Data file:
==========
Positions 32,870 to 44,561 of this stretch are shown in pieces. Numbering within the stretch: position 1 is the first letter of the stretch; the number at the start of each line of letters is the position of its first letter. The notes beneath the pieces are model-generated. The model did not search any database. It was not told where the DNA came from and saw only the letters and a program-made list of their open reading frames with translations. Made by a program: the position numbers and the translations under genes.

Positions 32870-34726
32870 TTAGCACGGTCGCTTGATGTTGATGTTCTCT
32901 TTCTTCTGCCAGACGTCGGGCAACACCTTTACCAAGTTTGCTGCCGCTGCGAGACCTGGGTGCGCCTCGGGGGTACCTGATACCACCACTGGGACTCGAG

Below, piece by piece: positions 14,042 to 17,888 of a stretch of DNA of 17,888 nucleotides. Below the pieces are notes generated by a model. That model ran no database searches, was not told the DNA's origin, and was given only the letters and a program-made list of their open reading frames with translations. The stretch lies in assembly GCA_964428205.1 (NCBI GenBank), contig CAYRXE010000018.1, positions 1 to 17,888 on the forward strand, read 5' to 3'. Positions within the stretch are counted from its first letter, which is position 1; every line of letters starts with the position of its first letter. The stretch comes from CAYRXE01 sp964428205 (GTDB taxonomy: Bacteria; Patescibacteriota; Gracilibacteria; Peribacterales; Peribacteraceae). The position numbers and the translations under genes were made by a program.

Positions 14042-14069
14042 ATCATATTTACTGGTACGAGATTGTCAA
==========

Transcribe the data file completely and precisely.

Positions 32,870 to 44,561 of this stretch are shown in pieces. Numbering within the stretch: position 1 is the first letter of the stretch; the number at the start of each line of letters is the position of its first letter. The notes beneath the pieces are model-generated. The model did not search any database. It was not told where the DNA came from and saw only the letters and a program-made list of their open reading frames with translations. Made by a program: the position numbers and the translations under genes.

Positions 32870-34726
32870 TTAGCACGGTCGCTTGATGTTGATGTTCTCT
32901 TTCTTCTGCCAGACGTCGGGCAACACCTTTACCAAGTTTGCTGCCGCTGCGAGACCTGGGTGCGCCTCGGGGGTACCTGATACCACCACTGGGACTCGAG

Below, piece by piece: positions 14,042 to 17,888 of a stretch of DNA of 17,888 nucleotides. Below the pieces are notes generated by a model. That model ran no database searches, was not told the DNA's origin, and was given only the letters and a program-made list of their open reading frames with translations. The stretch lies in assembly GCA_964428205.1 (NCBI GenBank), contig CAYRXE010000018.1, positions 1 to 17,888 on the forward strand, read 5' to 3'. Positions within the stretch are counted from its first letter, which is position 1; every line of letters starts with the position of its first letter. The stretch comes from CAYRXE01 sp964428205 (GTDB taxonomy: Bacteria; Patescibacteriota; Gracilibacteria; Peribacterales; Peribacteraceae). The position numbers and the translations under genes were made by a program.

Positions 14042-14069
14042 ATCATATTTACTGGTACGAGATTGTCAA